To Settle with SEC Credit Suisse Makes Admissions, Pays $90 Million
Attracting new business is a key goal for any business. Enterprises which are successful in achieving this goal typically tout their results – nothing breeds success like success. Credit Suisse followed this model, disclosing a formula in SEC filings which measured its success in attracting new business and then marketing the results. The metrics achieved by the Swiss based international financial firm were at times, however, the product of a results-driven approach rather than the disclosed formula. In the Matter of Credit Suisse AG, Adm. Proc. File No. 3-17617 (Oct. 5 2016).
The Swiss Financial Market Supervisory Authority, the firm’s primary regulator, issued a rule regarding the recognition and disclosure of AUM and net new assets or NNA, key measures of new business. The rule provided banks with significant latitude regarding when NNA can be recognized. The policies and procedures for recognizing AUM and NNA were overly broad and gave limited guidance. Some employees took advantage of the flexibility.
Credit Suisse traced and reported as NNA the total net inflow of AUM from all clients. NNA could increase in two ways: 1) bringing new business into the Bank; or 2) reclassifying assets under custody or AUC to AUM for which the Private Bank unit provided investment advice or discretionary asset manage services in contrast to AUC assets which were only held. The firm’s public statements and disclosures stated that the classification of assets under management was individually assessed based on each client’s intent and objectives as well as the banking services provided.
NNA was a key performance indicator considered by the Bank and was used in external presentations. Targets were set for NNA by senior management which were tracked.
Beginning in the fourth quarter of 2011, and continuing through the end of the following year, the Bank failed to follow its disclosed policies regarding NNA in certain instances regarding four large clients. Bank officials essentially reclassified assets with minimal or unsupported justification to meet targets. For example, in the fourth quarter of 2011 the firm reclassified a portion of new AUC assets for a very large client. The reclassification was “influenced by the desire to reach targets,” according to the Order. Similar actions were taken with regard to a different large client in each quarter for the next year.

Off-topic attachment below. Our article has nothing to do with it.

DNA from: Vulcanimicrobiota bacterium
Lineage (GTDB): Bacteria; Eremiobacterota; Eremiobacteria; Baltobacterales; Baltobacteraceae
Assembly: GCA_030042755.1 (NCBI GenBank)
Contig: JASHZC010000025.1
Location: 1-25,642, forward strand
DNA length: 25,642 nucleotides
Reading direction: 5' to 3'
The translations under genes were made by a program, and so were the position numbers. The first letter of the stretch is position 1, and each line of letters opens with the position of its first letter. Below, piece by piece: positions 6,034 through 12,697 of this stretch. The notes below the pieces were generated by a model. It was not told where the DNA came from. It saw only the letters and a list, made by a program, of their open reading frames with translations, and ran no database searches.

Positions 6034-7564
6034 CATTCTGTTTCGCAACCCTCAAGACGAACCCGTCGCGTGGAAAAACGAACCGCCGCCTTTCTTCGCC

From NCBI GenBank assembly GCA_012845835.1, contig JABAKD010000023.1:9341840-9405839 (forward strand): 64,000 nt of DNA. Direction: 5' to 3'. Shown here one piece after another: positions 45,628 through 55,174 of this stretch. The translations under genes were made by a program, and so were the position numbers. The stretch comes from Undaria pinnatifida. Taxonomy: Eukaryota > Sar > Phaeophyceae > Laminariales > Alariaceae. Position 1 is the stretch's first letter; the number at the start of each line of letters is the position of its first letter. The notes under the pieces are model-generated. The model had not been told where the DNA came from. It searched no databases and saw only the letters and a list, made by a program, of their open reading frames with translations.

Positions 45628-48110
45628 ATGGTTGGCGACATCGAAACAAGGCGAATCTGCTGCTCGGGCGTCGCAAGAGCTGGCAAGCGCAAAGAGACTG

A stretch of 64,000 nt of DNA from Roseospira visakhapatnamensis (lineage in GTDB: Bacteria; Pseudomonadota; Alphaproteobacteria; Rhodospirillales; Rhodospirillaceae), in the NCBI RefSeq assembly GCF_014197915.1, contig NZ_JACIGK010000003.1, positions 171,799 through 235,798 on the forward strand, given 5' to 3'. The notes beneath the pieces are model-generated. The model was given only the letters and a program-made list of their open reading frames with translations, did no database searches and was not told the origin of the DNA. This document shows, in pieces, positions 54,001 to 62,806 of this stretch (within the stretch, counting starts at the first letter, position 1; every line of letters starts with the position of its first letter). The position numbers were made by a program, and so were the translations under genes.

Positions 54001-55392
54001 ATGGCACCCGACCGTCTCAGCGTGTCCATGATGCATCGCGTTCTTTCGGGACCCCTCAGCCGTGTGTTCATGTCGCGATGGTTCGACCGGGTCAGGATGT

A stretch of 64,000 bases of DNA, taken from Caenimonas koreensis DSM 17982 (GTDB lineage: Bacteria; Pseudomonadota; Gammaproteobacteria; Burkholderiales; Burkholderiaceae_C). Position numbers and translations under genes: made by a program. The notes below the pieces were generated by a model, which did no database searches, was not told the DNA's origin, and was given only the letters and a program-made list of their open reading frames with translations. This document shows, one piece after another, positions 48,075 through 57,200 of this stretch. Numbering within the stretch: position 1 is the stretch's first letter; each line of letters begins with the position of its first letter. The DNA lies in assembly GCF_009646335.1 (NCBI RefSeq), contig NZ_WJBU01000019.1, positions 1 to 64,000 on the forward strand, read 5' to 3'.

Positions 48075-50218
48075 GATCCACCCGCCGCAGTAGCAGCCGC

The Bank’s practices relating to its process for recognizing NNA through reclassification were inconsistent with its disclosures, rendering them misleading. As a result Credit Suisse violated Securities Act Section 17(a)(2) and 17(a)(3) and Exchange Act Section 13(a).
Credit Suisse undertook remedial actions and provided meaningful cooperation to the staff. The Bank facilitated the production of witnesses and documents from outside the United States, voluntarily conducted an internal investigation and furnished the results to the staff.
To resolve the proceeding the Bank admitted to the facts set forth in the Order and to violating the federal securities laws. In addition, it consented to the entry of a cease and desist order based on the Sections cited in the Order and agreed to pay a penalty of $90 million. See also In the Matter of Rolf Bogli, Adm. Proc. File No. 3-17618 (Oct. 5, 2016)(proceeding naming as Respondent the Chief Operating Officer of Credit Suisse’s Private Banking division, charged with causing the violations described above; resolved without admitting or denying the allegations but consenting to the entry of a cease and desist order based on the Sections cited above and the payment of an $80,000 penalty).